The invention which made it possible for the lending to become so reckless was securitisation: the process by which loans were added together and sold on to other institutions as packages of debt. This had the effect of making the initial lender indifferent to whether or not the loan could be repaid – he’d already sold the debt to someone else, so he didn’t need to care. These packages of debt were then sold on and resold in the form of horrendously complex and sophisticated financial instruments, and it is these which are the basis of the global jamming-up of capital markets.

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Karl Polanyi’s The Great Transformation and the Wall Street Crisis

Dr Girish Mishra has a very informative piece on Karl Polanyi’s book The Great Transformation (1944). Polanyi’s name has figured in a quite a few places of late in light (or the shadow!) of the Wall Street financial crisis. As neo- liberalism recedes- its most articulate proponents now reduced to a tiny die- hard group of ostriches, it is pertinent to speculate on how things will shape now. Lessons from history may not provide recipes, but help in providing a perspective. The concluding words from the article indicate a much desired possibility, at least on the medium to long term.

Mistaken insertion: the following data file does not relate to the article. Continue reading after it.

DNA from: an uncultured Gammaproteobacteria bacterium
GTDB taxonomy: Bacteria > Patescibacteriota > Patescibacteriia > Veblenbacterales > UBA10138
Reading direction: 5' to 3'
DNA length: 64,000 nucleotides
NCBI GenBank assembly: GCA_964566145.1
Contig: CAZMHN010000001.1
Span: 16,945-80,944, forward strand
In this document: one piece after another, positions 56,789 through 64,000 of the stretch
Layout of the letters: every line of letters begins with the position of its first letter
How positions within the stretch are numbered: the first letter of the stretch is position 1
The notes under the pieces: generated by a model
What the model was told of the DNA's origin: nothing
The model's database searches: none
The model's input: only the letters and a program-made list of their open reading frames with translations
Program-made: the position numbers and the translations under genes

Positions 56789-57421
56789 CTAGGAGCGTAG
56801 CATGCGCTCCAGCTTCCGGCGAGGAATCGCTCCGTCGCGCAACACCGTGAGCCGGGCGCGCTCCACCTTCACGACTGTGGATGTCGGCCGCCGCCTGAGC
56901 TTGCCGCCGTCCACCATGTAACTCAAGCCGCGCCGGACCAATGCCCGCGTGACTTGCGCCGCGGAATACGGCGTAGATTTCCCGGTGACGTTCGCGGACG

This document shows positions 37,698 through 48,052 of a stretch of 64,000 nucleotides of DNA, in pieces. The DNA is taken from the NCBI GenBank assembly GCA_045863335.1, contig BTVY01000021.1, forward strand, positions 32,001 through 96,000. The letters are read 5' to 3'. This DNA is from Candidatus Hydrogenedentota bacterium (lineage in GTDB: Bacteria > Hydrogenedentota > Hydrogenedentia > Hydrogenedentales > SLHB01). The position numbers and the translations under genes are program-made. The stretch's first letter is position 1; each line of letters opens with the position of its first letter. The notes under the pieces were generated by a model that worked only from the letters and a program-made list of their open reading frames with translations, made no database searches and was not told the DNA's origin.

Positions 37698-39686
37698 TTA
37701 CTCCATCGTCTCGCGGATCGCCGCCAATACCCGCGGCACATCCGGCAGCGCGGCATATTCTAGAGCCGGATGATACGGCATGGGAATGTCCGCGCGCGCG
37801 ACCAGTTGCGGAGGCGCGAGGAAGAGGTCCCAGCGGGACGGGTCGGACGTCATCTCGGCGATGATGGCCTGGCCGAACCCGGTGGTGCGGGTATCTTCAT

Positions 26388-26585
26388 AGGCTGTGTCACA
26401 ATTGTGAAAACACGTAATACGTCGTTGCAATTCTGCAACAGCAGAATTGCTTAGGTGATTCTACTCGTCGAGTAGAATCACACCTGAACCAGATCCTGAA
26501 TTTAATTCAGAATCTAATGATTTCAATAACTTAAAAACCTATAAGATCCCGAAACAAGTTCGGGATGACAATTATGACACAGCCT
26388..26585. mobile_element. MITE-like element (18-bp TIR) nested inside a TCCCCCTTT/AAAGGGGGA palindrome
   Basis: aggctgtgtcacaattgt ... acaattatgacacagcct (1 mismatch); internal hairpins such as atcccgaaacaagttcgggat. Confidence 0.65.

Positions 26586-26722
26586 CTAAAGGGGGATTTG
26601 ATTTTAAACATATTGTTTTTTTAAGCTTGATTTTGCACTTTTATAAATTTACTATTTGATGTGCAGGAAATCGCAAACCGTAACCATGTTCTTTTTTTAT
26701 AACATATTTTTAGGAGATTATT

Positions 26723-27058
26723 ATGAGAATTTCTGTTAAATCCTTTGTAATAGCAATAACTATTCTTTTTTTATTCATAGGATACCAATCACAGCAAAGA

A few excerpts:

The mission to create a totally self-regulating market economy is predicated on the assumption that both the human beings and natural environment are turned into pure commodities, that is, they are freely bought and sold.

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Wall Street Crisis and Das Capitalism

One week of the collapse of the New York investment banking network, and its ‘rescue’ by the US federal government speaks louder than any arguments against the “free market”. The stock market, considered the ideal mechanism in identifying winners and losers and thereby contribute to an efficient system in contrast to ostensibly inefficiently run government enterprises, has spoken loudly and clearly. An unbridled, or insufficiently bridled, system where companies run by teams of specialists and accountable to no none but a small base of investors has run amok with the bad bad governments bailing out investment banks in the heart of what Maxim Gorky once called The City of Yellow Devil. The devil has certainly reared its bloody head all over Wall Street last few days with a vengeance.

The $700 billion bailout by the US federal reserves is nearly twice the GDP of the apparently roaring economy of India! While investment banks are in the business of making money out of nowhere, these do have an impact on the real economy since industries depend on investments by what is ultimately speculative finance capital for sustenance and growth. The whole web of finance transactions is said to be so complicated that the bankers themselves have lost track of the sources and direction of transactions.